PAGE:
The shortest distance between two hearts is when we share our brokenness, the places we feel the most vulnerable. -Ann Voskamp
I think we can all agree that life is hard.
Out of all my friends, family, and acquaintances, I don't know of anyone whose life isn't broken in some shape or form.
Of course, everyone's broken is different, and everyone's timing isn't the same, but the broken hearts of people in this world exist in exceedingly great numbers.
We are all waking up, breathing in and out, facing the day, and sustaining relationships despite our beautifully broken hearts.
No wonder we get worn out.
I'm pretty good at staging my life.
At arranging furniture and flowers, at putting together an attractive appearance, and at crafting a funny story out of a problem I'm having to make it sound like less of an issue than it really is.
I'm good at making people laugh and making people like me.
I'm good at numbing that brokenness or tucking it out of sight.
But that doesn't make it go away.
As humans, especially as privileged American humans, we don't like brokenness.
We can smell brokenness a mile away and then run the other direction.
I think we expect the world to treat us well and then end up in shock when we are dealt a tragic hand.
But our whole world is broken by sin, so really we should expect this life to be difficult and when it isn't, when it's just really good, we should find ourselves on our knees in thanksgiving.
Broken is the state of our world since Adam watched Eve bite into that forbidden fruit.
However, in the deepest, truest places of our hearts, we know that brokenness is unnatural.
We somehow know that to live broken is to live life less than.
But brokenness hurts. It's painful. And we don't typically choose to camp out in painful situations.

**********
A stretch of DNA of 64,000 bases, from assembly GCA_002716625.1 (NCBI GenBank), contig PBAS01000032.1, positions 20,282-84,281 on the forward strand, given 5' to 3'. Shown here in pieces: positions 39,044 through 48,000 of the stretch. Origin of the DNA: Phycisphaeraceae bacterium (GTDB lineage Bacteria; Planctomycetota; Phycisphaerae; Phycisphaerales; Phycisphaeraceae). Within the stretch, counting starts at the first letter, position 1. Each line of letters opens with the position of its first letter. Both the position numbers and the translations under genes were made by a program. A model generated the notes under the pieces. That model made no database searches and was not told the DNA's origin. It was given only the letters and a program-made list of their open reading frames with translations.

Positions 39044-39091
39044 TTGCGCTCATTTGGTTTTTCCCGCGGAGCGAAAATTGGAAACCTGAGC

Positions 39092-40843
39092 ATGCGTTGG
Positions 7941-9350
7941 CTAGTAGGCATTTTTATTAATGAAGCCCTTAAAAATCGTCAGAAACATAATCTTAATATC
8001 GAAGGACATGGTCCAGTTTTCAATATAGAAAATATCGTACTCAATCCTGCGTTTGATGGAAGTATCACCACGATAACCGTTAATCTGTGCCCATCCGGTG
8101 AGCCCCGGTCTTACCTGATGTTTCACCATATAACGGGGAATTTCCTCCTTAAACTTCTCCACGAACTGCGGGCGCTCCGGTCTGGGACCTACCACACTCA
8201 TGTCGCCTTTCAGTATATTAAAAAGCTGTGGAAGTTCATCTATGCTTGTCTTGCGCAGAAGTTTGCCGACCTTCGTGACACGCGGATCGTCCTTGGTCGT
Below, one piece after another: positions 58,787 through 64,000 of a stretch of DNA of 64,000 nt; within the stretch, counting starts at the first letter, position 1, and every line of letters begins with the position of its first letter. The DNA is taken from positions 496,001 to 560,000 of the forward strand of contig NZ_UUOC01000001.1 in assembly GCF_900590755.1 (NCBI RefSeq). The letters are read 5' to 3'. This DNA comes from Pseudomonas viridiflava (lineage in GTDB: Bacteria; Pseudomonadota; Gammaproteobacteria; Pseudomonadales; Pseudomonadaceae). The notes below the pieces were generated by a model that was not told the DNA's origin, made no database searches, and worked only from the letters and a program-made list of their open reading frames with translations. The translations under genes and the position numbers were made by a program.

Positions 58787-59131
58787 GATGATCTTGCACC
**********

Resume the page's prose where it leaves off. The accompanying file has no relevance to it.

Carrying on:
We don't dig in our heels and live through it, we slap on a band-aid and try to live in denial that we aren't completely OK.
And we definitely don't talk about it.
But we should.
I deeply believe in what Ann Voskamp said so beautifully, "Deep wholeness, deep communion, deep healing, happens when I'm vulnerable enough to share my own brokenness with other people."
I am not afraid of brokenness.
Yours or mine.
Would I like to avoid it?
Maybe, sometimes, but I don't have to live in fear of it because I know Jesus.
One of the most attractive characteristics of Christ to me, is His willingness to venture into our brokenness.
There is no broken place of mine that He doesn't see.
Not only does He see those pieces, He tenderly repairs them.
And those gaping, empty places that are left behind, He fills those up too.
In His timing, of course, but that is so much better than clinging to those piercing shards that re-wound us time and again.
But that part, the healing part, it is SO important.
We don't have to remain broken.
In fact, we shouldn't.
To remain in pieces is to refuse to heal, to refuse growth, and worst of all, to refuse the Healer.
Jesus beckoned all us weary folk with the promise of giving us rest.
He is going to take on our brokenness alright, which means we are going to change.
Will it cost us something? Oh yes.
It will cost us our comfort, our false sense of self, and maybe even more.
He will not leave us as the same broken person, no matter how familiar we had become with that version of us.
In the end, when He has healed us and made us more like He originally intended us to be, we won't be afraid to offer up the next shard of our broken heart.
We will offer it up with less fear, and the next piece with even less fear, and so on until we are whole and we are home.
That's all that I know to do with brokenness.
Face it, share it, and hand it over to the only One who can heal it.
Christ sees our brokenness and embraces us.
However, thankfully, He loves us too much to leave us broken.
I'm choosing to see my brokenness as opportunities for Him to do the necessary healing that will make me more like Him.
So I will keep handing over my brokenness to Him.
Every morning, when I have forgotten and picked it back up again, I will hand it over and accept His healing.
What He replaces it with is enough to get me through our beautiful world before spending Eternity in the place brokenness cannot find me.
"If we can say to each other, 'I'm really broken', it allows Christ to be seen, the cross to be seen, in ways that can't be seen when we're wearing masks". -Ann Voskamp